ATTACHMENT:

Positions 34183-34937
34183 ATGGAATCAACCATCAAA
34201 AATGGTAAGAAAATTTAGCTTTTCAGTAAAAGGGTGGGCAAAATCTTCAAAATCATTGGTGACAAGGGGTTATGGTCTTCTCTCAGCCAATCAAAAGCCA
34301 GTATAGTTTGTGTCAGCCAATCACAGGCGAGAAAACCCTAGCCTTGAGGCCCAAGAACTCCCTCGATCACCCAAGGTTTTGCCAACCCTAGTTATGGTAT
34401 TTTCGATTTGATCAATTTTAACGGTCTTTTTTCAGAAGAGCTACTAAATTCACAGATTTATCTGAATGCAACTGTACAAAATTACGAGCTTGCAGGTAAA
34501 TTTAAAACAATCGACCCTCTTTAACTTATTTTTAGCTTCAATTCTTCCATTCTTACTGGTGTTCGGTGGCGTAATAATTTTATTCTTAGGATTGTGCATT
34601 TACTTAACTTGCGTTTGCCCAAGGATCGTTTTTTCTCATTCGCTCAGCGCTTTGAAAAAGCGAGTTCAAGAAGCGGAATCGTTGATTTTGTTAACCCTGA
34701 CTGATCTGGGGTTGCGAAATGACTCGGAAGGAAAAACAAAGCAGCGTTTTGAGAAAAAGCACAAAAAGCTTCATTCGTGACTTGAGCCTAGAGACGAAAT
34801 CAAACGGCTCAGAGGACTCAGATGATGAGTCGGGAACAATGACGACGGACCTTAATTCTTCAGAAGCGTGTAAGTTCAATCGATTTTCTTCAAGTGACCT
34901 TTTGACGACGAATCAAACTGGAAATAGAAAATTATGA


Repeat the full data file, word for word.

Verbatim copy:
Positions 34183-34937
34183 ATGGAATCAACCATCAAA
34201 AATGGTAAGAAAATTTAGCTTTTCAGTAAAAGGGTGGGCAAAATCTTCAAAATCATTGGTGACAAGGGGTTATGGTCTTCTCTCAGCCAATCAAAAGCCA
34301 GTATAGTTTGTGTCAGCCAATCACAGGCGAGAAAACCCTAGCCTTGAGGCCCAAGAACTCCCTCGATCACCCAAGGTTTTGCCAACCCTAGTTATGGTAT
34401 TTTCGATTTGATCAATTTTAACGGTCTTTTTTCAGAAGAGCTACTAAATTCACAGATTTATCTGAATGCAACTGTACAAAATTACGAGCTTGCAGGTAAA
34501 TTTAAAACAATCGACCCTCTTTAACTTATTTTTAGCTTCAATTCTTCCATTCTTACTGGTGTTCGGTGGCGTAATAATTTTATTCTTAGGATTGTGCATT
34601 TACTTAACTTGCGTTTGCCCAAGGATCGTTTTTTCTCATTCGCTCAGCGCTTTGAAAAAGCGAGTTCAAGAAGCGGAATCGTTGATTTTGTTAACCCTGA
34701 CTGATCTGGGGTTGCGAAATGACTCGGAAGGAAAAACAAAGCAGCGTTTTGAGAAAAAGCACAAAAAGCTTCATTCGTGACTTGAGCCTAGAGACGAAAT
34801 CAAACGGCTCAGAGGACTCAGATGATGAGTCGGGAACAATGACGACGGACCTTAATTCTTCAGAAGCGTGTAAGTTCAATCGATTTTCTTCAAGTGACCT
34901 TTTGACGACGAATCAAACTGGAAATAGAAAATTATGA